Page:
Navigation – Users want to find rather than search and search rather than read instructions.
Surface high demand resources – We need to aggressively and continually identify our high demand resources and give them top real estate. Titles mentioned often
are Academic Search Premier and JSTOR; one Web page in demand is our Hours and Directions. What are the others? How do we feature them?
Match user expectation in Web 2.0 in color layout, widgets, and services – This is not currently among our first priorities.
Search – Many users desire one Google- like search box. We need to improve our federated search function, extending it to more databases and to such other tools as
our website, IRIS, RUcore, etc.
Personalization and context – point of need
Personalization features – Users want to manage their favorite resources.
Delivery of services to tools outside the L ibraries context – Several users requested the availability of maps that would guide to a particular book in our stacks. Such
maps could be on a cell phone as the user walks to the stacks. Other places to deliver our services include departmental websites, Sakai, myRutgers, etc.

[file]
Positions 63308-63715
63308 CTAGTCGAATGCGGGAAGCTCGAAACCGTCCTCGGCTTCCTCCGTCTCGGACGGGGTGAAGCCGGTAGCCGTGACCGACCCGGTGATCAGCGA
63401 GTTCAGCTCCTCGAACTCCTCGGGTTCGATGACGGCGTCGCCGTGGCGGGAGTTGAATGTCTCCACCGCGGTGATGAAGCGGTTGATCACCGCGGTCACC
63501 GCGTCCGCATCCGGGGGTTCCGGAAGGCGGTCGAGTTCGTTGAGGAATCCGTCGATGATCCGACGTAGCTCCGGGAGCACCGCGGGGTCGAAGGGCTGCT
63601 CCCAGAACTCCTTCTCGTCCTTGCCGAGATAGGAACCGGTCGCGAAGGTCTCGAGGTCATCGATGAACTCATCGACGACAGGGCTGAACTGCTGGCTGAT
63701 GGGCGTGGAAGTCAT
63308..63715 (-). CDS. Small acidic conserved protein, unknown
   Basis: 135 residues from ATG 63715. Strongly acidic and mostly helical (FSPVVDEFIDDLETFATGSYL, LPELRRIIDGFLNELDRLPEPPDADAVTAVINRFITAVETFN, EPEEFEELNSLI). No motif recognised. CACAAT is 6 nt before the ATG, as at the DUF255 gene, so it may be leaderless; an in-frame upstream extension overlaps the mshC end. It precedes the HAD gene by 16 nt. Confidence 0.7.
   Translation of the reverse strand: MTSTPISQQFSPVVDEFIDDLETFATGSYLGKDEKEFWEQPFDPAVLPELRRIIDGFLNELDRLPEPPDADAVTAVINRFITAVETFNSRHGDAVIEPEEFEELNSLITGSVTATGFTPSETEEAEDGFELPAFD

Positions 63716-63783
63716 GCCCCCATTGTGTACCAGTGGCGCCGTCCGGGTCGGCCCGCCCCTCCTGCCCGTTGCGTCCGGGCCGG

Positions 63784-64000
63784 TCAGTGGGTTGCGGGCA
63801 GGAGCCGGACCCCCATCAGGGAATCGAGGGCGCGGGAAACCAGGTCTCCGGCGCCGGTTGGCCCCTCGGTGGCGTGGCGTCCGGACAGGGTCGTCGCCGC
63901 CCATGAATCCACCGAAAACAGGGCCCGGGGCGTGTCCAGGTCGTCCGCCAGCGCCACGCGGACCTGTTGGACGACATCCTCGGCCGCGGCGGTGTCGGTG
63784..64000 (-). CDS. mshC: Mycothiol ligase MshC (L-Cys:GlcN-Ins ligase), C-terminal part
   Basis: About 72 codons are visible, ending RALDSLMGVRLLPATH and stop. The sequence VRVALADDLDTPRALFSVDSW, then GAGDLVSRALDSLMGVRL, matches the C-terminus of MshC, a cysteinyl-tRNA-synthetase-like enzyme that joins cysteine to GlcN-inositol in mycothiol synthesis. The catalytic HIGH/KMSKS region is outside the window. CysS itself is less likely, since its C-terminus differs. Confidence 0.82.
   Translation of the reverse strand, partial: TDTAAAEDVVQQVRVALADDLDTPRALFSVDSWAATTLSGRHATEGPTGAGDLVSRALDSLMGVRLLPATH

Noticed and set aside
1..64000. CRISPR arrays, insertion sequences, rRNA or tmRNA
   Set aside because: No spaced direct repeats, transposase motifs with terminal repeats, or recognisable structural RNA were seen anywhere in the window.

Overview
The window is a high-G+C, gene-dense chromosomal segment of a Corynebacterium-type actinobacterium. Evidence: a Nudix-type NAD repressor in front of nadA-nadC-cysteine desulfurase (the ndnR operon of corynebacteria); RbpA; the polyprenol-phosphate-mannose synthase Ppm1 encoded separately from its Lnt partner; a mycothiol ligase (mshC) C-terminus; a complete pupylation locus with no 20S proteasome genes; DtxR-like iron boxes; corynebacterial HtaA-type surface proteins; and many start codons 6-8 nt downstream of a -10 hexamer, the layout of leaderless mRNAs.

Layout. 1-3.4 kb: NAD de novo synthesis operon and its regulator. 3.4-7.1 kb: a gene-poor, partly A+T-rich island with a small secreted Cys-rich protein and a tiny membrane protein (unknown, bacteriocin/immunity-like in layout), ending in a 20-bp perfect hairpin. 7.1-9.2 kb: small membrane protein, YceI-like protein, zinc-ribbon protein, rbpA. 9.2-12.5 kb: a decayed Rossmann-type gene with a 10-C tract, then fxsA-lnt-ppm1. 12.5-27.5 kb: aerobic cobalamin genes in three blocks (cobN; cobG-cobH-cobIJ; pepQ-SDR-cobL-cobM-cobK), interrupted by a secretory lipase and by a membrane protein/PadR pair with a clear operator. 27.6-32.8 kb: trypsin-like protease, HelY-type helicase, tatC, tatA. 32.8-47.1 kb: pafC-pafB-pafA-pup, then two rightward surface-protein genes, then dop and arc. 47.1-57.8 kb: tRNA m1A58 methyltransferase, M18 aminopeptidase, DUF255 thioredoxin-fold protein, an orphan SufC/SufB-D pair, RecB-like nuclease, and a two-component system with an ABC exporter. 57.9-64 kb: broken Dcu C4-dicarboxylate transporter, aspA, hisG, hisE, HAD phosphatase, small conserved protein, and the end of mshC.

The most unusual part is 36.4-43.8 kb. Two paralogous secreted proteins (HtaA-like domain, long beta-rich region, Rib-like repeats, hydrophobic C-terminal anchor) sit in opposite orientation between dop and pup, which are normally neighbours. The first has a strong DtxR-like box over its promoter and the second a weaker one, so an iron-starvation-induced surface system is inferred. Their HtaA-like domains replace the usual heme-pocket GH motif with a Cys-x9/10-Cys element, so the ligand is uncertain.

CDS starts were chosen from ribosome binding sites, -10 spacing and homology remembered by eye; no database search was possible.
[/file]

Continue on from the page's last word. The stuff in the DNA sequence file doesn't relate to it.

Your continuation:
Create different Web spaces for different user groups - Users come to us with different levels of expectation and skills as well as different needs dependent on
discipline and status.
Help when needed – Users requested such helps as one- minute podcasts at point of need and very brief text when they stumble.
Research guides - Users don't want to bother librarians. We need to explore making on demand/online librarians more available and investigate how to incorporate
provision of subject expertise in a discipline.
Change labels – While we constantly strive to minimize library jargon, our users want us to do better and give them an easier to use website.
Repave – We need to get rid of tripping spots, extra clicks, etc.
Service orientation on top page – The website should provide services supported by lower pages rather than lists of resources.
Front page delivery – The left hand menu is too cute, crowded, etc.
Suggested strategies for managing the web redesign and development are:
1. Unify redesign, development, and ongoing oversight of the website by integrating the responsibilities and f unctions of the Web Advisory Committee (WAC) and
Web Services into one new group. Include representation from the IRIS Public Access Committee (IPAC). Recognize that the silos of website content,
technology, and public catalog are a library construct and are not meaningful to users, who rightly integrate the services in their mind.